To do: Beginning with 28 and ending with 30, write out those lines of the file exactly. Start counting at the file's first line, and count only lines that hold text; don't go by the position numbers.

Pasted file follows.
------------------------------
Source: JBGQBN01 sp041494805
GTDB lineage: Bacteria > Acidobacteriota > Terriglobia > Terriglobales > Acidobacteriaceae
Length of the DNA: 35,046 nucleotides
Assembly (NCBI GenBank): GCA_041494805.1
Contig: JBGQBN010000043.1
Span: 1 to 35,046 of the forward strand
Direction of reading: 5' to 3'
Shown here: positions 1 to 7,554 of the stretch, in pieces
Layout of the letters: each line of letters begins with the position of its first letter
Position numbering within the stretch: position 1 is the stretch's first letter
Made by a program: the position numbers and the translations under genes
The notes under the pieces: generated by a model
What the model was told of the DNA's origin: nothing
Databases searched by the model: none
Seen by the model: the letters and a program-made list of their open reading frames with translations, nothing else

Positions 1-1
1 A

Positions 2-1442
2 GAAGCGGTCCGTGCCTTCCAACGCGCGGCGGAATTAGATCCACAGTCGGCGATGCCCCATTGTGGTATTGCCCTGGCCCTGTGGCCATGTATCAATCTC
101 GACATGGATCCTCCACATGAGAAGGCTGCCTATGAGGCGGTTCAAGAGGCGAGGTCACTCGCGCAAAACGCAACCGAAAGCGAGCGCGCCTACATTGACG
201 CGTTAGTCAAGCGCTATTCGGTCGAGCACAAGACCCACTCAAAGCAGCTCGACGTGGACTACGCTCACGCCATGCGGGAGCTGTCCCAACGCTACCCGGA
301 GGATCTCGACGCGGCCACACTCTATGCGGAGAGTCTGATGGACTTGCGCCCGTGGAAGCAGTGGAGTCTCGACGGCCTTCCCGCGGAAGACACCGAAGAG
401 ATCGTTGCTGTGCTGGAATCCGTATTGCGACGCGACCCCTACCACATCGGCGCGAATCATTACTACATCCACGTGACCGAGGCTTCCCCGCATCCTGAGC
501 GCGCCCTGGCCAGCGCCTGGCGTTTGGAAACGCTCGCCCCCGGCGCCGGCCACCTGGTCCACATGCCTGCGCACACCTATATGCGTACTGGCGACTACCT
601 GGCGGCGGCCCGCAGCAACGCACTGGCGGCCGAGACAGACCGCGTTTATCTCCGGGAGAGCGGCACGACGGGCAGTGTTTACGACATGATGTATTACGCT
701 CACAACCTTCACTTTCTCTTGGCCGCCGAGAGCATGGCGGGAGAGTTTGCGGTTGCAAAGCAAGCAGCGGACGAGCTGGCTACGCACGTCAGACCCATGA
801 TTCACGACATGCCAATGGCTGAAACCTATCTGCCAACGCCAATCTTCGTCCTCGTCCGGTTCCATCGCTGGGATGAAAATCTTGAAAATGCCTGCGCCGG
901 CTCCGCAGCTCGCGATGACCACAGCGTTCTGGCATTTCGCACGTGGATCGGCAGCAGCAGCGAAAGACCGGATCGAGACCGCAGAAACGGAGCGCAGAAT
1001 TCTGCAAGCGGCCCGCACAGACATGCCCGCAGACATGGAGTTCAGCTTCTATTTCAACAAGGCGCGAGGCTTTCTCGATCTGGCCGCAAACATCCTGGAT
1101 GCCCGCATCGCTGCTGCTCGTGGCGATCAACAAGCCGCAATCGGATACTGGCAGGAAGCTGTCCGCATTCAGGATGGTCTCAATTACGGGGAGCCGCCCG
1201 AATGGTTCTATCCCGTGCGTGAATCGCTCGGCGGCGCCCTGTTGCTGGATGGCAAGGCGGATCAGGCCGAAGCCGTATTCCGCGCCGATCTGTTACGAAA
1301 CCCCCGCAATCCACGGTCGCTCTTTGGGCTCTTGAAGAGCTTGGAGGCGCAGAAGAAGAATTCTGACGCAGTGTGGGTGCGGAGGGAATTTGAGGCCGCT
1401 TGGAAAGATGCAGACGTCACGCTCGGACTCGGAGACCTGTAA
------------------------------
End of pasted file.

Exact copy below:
901 CTCCGCAGCTCGCGATGACCACAGCGTTCTGGCATTTCGCACGTGGATCGGCAGCAGCAGCGAAAGACCGGATCGAGACCGCAGAAACGGAGCGCAGAAT
1001 TCTGCAAGCGGCCCGCACAGACATGCCCGCAGACATGGAGTTCAGCTTCTATTTCAACAAGGCGCGAGGCTTTCTCGATCTGGCCGCAAACATCCTGGAT
1101 GCCCGCATCGCTGCTGCTCGTGGCGATCAACAAGCCGCAATCGGATACTGGCAGGAAGCTGTCCGCATTCAGGATGGTCTCAATTACGGGGAGCCGCCCG